He seems to move through all five phases of grief as he watches everything crumble around him: Denial of reality, which he seems to view as a virtue, as he tells everyone that the Afghan army can still win. Anger as he lashes out at his government, which he sees as not supporting him. Bargaining as he searches for a solution as Taliban tracer rounds fly over his building. Sadness as he lies still on the ground after another failed mission. Acceptance when he comes to grips with the inevitability of losing.

Outside of the film, Sadat has argued that the war against the Taliban could have continued and possibly could have been won, had it not been for the betrayal of departing U.S. troops, which crushed the morale of their Afghan allies.

The film seems to support this idea, showing the immediate impact of the loss of U.S. support in the forlorn eyes of Afghan troops who grimly clap during a goodbye ceremony for the Green Berets.

But in other ways, not shown in the film, Sadat perhaps was himself responsible for the collapse of his army. One of the general’s helicopter pilots told a reporter that he was ordered to fire upon civilians in territories recently captured by the Taliban, as if in retribution, the writer Anand Gopal wrote in a story in the New Yorker last year.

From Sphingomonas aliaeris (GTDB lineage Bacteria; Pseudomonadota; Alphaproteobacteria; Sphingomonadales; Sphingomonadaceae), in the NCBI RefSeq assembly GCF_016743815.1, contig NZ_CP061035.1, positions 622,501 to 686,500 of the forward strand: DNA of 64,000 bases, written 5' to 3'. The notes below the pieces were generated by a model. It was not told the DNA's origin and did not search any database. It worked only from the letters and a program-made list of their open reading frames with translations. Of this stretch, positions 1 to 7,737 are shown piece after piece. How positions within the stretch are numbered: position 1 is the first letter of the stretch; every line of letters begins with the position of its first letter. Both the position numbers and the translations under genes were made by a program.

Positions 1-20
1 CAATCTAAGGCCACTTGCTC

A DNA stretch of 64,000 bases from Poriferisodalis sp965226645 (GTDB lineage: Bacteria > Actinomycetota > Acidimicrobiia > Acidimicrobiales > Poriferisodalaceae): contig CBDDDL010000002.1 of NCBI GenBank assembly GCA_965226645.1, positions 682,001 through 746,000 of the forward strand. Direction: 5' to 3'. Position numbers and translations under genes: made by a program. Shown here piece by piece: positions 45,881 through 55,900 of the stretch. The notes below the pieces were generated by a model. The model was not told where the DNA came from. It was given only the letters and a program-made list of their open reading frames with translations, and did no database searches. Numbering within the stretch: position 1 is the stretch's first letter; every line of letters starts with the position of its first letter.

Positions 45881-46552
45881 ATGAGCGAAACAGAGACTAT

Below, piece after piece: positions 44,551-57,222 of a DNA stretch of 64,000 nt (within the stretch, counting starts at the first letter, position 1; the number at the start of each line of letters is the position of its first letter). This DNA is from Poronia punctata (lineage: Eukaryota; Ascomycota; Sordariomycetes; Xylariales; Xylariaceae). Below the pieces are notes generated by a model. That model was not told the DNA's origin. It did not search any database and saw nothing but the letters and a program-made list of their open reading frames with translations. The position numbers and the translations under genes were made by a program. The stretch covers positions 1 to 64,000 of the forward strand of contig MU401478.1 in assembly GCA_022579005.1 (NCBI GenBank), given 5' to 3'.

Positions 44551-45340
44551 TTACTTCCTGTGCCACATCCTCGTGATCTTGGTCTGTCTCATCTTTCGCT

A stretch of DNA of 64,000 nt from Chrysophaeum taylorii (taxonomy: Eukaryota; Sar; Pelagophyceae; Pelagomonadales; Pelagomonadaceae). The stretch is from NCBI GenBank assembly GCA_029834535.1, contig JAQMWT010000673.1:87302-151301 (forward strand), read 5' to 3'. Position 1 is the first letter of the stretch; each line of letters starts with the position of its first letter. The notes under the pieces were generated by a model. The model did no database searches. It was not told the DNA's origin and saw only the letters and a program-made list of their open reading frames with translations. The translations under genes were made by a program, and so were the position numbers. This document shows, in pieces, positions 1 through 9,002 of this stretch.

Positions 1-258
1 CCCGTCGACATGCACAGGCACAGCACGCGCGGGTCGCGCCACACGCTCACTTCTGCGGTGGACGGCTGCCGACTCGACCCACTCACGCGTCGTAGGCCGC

Gopal, who was traveling through Taliban territory last summer, said villagers told him Sadat was someone who regularly ordered civilians killed, which led to anger against the Afghan army and support for the Taliban. If true, this description of Sadat, as simply a more articulate iteration of other brutal warlords supported by the U.S. in Afghanistan, shows a side of him not explored within the documentary.

The film does not have a narrator but instead relies on its subjects to tell their side of the story, combined with clips from news pieces. Matthew Heineman, the director, told Stars and Stripes that he wanted viewers who never experienced war to feel what it was like on those battlefields and maybe see the world a different way.

The last part of the movie is the collapse of Afghanistan. It is the most chaotic part of the documentary, and a lot happens very quickly.

The most effective part of the last section of the movie is the footage from the teeming crowds surrounding Kabul’s airport. The film captures the soldiers shooting above the crowds to force them back. People brave the danger for a chance at getting a flight out of the country.

At one point, a red flare shoots into the sky, illuminating those stuck on the ground and the abject hopelessness on their faces.

“Retrograde” has a running time of 96 minutes and is available Dec. 8 on the National Geographic channel, Dec. 9 on Disney+ and Dec. 11 on Hulu.

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J.P. Lawrence reports on the U.S. military in Afghanistan and the Middle East. He served in the U.S. Army from 2008 to 2017. He graduated from Columbia Journalism School and Bard College and is a first-generation immigrant from the Philippines.